Interior: The main entrance double doors give access to an entrance lobby which runs along the front of the building and behind which is the main courtroom. From the lobby rise two flights of stairs. The southerly stair has square handrails and newels, and turned balusters and rises to the upper floor. That to the north gives access to the rear of the main courtroom. The foot of the southerly stairs has been turned in the late C20 so that the lower flight of treads runs along the lobby. To its right a doorway with a semi-circular over-light and arched glazing bars, contains a pair of doors with ovular lights and leads to the 'pavilion' block at the south end. The block contains four holding cells; two on either side of a north/south corridor. Recorded as having C19 fittings in the late C20, they now have modern doors, benches and stainless steel toilets. One of the original doors has been retained and is on display.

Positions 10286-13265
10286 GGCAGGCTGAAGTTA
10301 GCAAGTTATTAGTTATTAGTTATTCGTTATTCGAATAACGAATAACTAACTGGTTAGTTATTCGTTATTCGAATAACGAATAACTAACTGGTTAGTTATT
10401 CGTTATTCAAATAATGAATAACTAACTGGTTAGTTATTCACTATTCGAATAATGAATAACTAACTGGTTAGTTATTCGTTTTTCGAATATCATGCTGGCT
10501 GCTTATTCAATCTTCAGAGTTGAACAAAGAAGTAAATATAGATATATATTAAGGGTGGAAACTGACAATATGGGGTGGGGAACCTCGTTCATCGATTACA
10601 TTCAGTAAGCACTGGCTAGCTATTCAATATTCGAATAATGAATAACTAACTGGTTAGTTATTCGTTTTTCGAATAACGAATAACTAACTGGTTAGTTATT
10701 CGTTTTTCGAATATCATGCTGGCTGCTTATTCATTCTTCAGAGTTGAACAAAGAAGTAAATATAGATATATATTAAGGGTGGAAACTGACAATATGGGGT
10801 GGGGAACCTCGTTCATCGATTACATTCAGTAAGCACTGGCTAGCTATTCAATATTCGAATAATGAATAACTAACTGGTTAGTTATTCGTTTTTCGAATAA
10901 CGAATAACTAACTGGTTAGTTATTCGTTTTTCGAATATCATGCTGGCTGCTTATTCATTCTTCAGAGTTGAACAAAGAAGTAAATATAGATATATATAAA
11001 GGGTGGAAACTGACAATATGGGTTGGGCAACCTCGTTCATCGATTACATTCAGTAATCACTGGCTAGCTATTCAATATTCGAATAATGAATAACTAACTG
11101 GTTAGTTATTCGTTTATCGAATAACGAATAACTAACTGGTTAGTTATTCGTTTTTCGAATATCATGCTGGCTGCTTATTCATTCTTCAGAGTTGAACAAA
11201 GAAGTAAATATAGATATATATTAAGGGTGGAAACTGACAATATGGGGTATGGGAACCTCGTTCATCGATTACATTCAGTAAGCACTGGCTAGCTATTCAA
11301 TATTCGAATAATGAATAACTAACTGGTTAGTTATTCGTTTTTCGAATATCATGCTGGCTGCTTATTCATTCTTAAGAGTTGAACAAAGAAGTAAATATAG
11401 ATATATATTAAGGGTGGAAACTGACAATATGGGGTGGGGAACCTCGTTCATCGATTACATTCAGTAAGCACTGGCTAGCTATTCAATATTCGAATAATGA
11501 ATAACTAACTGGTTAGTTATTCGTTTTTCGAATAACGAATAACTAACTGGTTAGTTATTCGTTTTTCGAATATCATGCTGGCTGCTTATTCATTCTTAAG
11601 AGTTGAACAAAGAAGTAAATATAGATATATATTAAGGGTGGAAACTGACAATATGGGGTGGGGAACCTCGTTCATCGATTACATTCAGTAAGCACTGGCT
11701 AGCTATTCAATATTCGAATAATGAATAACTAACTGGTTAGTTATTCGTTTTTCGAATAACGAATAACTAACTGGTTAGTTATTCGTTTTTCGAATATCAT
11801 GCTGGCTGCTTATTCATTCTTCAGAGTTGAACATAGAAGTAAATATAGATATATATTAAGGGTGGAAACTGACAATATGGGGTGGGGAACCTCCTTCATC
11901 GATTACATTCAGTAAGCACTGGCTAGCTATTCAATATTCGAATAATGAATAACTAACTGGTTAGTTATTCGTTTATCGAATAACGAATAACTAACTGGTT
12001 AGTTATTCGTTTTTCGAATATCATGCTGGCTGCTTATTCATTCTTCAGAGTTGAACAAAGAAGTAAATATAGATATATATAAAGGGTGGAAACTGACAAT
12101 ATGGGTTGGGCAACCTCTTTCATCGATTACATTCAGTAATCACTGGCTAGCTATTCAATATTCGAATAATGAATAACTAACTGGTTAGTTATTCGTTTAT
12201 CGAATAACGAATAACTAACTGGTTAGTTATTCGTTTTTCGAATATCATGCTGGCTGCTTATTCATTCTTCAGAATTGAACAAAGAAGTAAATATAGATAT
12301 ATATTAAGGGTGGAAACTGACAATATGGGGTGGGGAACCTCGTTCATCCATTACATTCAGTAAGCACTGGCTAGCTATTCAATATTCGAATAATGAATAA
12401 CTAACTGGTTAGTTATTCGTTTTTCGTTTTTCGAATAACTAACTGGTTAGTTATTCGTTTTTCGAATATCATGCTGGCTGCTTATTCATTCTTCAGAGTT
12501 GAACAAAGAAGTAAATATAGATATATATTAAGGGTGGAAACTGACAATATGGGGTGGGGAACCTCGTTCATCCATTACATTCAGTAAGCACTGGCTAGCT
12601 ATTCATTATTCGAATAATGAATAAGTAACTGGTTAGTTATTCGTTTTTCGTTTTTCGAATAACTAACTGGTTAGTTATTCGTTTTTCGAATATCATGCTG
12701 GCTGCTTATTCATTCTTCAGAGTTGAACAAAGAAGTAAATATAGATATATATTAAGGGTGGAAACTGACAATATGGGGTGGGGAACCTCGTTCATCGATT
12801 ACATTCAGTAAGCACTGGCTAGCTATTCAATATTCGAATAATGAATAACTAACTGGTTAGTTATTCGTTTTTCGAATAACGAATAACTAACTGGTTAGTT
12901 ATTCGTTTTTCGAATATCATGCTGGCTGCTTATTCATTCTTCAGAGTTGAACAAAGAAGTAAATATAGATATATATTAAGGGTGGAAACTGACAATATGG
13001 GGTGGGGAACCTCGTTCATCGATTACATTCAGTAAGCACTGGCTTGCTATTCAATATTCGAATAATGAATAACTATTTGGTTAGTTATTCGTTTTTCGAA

The main courtroom lies at the heart of the building and rises through both storeys. The Magistrates' bench is contained within the broad bow to the rear of the building and matches its curvilinear form. It is fronted by a blind balustrade, projecting centrally to allow for a raised lectern. The balustrade is capped by a sloping, varnished writing surface, with a lipped edge and ink wells. Before the pedestal, fixed panelling encloses the sloping writing desk of the clerk, fixed to a large table that dominates the central area. The panelled rectangular dock faces the table, its sides raised in the C20 by the addition of a glazed screen to the front and a balustrade on the other three sides. The floor level around the dock has been lowered in the late C20. To the sides of the courtroom simple benches provide galleries, contained within boxing with ramped sides. At the upper storey level, tiers of benches are provided for the jury's gallery (on the north side, behind a balustrade) and the public gallery (at the west end behind a pier and panel front). Access to the upper galleries is via four-panel doors at that level. There have been alterations over time in addition to those to the dock: some of the bench seats have been renewed, for example, and some ironmongery is modern, but the majority of the original joinery appears to have survived.